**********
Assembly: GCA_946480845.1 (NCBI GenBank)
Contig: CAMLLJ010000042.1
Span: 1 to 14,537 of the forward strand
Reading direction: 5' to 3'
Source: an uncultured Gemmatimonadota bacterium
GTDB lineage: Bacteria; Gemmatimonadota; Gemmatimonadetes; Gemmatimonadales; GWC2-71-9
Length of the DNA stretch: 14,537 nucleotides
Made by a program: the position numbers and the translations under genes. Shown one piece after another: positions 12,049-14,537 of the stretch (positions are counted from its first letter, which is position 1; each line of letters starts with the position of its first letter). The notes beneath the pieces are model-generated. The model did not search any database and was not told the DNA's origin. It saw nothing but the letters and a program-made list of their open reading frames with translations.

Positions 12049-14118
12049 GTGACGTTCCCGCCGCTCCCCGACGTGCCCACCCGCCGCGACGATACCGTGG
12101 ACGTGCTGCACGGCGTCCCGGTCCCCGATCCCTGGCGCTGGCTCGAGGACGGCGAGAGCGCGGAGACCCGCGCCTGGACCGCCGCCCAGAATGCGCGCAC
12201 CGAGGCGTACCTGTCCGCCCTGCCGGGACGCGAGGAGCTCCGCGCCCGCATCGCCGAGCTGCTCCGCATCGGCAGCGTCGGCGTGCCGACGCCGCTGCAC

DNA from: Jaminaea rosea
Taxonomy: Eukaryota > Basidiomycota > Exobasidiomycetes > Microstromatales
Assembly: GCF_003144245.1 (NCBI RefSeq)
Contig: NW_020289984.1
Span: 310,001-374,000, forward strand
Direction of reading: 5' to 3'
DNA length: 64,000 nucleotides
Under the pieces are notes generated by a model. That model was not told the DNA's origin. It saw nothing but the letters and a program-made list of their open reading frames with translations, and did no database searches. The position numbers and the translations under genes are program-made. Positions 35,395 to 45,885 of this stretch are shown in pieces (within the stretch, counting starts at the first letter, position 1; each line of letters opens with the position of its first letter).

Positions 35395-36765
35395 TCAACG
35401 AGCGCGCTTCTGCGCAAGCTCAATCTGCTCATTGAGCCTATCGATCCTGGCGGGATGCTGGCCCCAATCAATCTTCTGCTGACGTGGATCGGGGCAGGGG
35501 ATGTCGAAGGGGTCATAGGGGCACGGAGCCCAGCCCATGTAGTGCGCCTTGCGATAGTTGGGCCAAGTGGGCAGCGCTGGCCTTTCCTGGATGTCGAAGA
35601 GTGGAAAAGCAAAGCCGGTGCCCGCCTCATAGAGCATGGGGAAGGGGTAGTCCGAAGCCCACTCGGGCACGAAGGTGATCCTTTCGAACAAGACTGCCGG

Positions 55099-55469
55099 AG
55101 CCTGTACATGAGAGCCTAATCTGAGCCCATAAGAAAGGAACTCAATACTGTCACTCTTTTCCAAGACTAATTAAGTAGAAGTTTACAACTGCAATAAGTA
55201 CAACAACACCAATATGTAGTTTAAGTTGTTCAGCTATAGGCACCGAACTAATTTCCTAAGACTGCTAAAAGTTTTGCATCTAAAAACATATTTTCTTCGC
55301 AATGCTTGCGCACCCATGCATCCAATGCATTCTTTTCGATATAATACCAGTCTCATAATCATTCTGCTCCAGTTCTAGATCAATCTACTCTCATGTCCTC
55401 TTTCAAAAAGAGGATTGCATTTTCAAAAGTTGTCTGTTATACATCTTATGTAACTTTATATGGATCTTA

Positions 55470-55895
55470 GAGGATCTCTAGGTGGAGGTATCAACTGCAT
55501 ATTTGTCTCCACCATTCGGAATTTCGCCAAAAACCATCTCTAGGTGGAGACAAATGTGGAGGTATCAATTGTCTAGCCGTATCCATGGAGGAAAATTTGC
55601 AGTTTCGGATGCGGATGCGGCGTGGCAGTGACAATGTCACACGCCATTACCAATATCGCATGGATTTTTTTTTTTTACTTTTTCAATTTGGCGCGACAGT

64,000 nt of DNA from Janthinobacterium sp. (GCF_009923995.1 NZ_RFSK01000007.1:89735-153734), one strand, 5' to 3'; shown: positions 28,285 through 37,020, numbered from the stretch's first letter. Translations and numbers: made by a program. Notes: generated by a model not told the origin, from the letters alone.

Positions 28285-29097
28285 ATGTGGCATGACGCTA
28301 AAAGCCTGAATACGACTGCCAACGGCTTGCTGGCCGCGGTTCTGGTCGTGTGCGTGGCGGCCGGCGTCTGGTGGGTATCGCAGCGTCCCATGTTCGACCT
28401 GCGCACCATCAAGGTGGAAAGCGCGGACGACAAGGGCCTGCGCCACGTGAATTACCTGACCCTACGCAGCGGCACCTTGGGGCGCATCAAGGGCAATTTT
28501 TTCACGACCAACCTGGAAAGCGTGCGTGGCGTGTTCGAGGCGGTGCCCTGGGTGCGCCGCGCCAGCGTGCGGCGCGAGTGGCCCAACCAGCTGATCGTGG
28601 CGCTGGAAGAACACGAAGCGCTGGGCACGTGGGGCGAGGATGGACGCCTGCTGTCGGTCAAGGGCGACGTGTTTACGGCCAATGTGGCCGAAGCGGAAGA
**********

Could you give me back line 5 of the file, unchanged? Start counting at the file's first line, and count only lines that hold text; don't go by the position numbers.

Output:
Source: an uncultured Gemmatimonadota bacterium